Developing with Haxe


The only truism I’ve noted over several decades developing scientific software is that whatever language/environment you are using today, it will be different 5-10 years from now.  The interval between technology transitions seems to only diminish with time.

There is a certain luxury in supporting developers and development shops that largely use a single technology, however, I can no longer support such a business model.  Now, I don’t chase trends; I simply wait until enough developers start bugging me for solutions in a particular technology before investing time.  I really don’t care what the fab language of the day is.  What I really care about is where people are spending money.  Once the newness of something wears off and companies have better experience at setting expectations, they tend to start investing serious money in serious projects.  Then, once they start pinging me for solutions using that technology, that’s when I become interested.

Unfortunately, the current environment offers little in terms of stable development in a single environment.  I’m actively fielding requests for solutions in everything from the occasional C++ or C# library to Actionscript to Javascript/HTML 5 to PHP.  Server-side languages are becoming more interesting as people realize the futility of trying to hide IP in JS (pretty much anything that can be minified can be beautified once they rip it off from your server).  I have a bit of familiarity with PHP, but I have no desire to become competent programming half a dozen languages, no matter how fun an activity that might be :)

It’s interesting to have lived through the transition from assembler to compiled languages to scripting languages and now onto what I might label a meta-language, i.e. something that compiles/builds to multiple targets.  Right now, Haxe seems to be the closest to my favorite language, C++, so I’ve recently begun the process of coming up to speed with Haxe development.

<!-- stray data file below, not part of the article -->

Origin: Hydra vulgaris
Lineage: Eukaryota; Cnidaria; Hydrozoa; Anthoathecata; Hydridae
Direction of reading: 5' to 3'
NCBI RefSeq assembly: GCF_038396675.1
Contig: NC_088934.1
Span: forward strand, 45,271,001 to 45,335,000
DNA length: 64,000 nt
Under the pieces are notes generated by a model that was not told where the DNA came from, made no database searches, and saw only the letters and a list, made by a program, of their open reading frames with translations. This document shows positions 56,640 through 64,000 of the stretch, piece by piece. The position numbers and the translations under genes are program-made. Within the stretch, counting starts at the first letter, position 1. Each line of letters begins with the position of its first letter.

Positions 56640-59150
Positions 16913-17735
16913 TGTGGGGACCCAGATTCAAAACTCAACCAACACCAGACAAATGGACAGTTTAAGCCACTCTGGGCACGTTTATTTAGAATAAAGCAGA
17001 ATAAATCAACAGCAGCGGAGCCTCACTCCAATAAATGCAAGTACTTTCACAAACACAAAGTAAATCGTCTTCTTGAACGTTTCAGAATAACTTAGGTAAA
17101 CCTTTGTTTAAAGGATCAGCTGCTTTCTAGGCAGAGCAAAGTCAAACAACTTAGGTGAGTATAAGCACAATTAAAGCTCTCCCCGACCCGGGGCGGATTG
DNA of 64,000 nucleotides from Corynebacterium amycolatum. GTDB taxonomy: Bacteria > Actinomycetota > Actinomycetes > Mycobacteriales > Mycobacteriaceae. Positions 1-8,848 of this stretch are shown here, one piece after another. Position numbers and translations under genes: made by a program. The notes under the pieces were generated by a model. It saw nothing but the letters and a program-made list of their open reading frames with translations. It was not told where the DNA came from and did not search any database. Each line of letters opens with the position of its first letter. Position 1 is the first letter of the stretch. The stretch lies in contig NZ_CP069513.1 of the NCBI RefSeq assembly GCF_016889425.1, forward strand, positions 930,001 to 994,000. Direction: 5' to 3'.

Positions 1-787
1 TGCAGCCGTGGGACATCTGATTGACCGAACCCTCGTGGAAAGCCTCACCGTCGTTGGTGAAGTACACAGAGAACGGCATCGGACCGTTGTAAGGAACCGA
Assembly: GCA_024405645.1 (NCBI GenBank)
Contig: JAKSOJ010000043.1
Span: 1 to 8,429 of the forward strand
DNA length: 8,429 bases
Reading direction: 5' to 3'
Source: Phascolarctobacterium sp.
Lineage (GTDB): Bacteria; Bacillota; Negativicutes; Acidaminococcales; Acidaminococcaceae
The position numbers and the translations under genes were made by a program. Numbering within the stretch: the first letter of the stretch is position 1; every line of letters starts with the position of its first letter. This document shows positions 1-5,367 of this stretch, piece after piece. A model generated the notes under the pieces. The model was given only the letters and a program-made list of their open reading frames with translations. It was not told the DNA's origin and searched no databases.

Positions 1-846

In terms of IDE, I’m currently leaning towards the free version of FDT, although I did really like Sublime Text 2.

I’ve also decided to re-enter the open-source realm with a new project called CompGeoJS.  This will be a comprehensive library targeting analytic and computational geometry for JS developers.  A series of online HTML 5 tutorials will be used to present concepts ranging from parametric curves to curve parameterization to programmatic animation.  I have not decided yet, but I may author an accompanying e-Book.

I tried something similar for the Flash/Actionscript community, but it was less organized and pedagogically incomplete.  Hopefully, I’ll do a better job this time, and in the mean time I’ve added Haxe category to the blog.  The nice thing about developing CompGeoJS with Haxe is that I can leverage the development to multiple targets and isolate myself from most of the frustrating aspects of JS.

Visual display in the demos will most likely be handled with CreateJS.  The library itself will be purely computational and not dependent on any particular display environment.

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